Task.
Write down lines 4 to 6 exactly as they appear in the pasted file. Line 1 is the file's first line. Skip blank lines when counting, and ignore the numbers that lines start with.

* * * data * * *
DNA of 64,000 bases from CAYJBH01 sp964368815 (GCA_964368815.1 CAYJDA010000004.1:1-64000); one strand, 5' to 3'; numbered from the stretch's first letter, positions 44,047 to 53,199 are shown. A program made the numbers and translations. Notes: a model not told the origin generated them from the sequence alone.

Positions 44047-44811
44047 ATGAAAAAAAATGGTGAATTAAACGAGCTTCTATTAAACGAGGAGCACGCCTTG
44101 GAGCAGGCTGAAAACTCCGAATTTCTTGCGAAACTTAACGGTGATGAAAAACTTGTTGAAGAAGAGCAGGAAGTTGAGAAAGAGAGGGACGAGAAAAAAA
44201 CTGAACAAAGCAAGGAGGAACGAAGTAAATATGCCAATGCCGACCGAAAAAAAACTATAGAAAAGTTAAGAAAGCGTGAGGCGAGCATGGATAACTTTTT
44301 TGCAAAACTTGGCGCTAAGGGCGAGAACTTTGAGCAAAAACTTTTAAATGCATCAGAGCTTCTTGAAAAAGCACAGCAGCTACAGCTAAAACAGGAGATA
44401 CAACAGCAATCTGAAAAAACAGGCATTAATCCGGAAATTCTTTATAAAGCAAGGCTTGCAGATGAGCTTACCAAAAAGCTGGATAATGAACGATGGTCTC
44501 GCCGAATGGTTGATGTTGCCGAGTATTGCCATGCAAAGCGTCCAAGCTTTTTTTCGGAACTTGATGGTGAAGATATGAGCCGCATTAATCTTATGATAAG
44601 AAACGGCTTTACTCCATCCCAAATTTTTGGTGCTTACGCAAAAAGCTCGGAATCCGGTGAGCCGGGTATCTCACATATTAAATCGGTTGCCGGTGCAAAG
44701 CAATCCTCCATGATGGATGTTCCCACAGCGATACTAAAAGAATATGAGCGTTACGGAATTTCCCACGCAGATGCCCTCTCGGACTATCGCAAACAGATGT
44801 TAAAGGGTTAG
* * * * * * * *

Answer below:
44101 GAGCAGGCTGAAAACTCCGAATTTCTTGCGAAACTTAACGGTGATGAAAAACTTGTTGAAGAAGAGCAGGAAGTTGAGAAAGAGAGGGACGAGAAAAAAA
44201 CTGAACAAAGCAAGGAGGAACGAAGTAAATATGCCAATGCCGACCGAAAAAAAACTATAGAAAAGTTAAGAAAGCGTGAGGCGAGCATGGATAACTTTTT
44301 TGCAAAACTTGGCGCTAAGGGCGAGAACTTTGAGCAAAAACTTTTAAATGCATCAGAGCTTCTTGAAAAAGCACAGCAGCTACAGCTAAAACAGGAGATA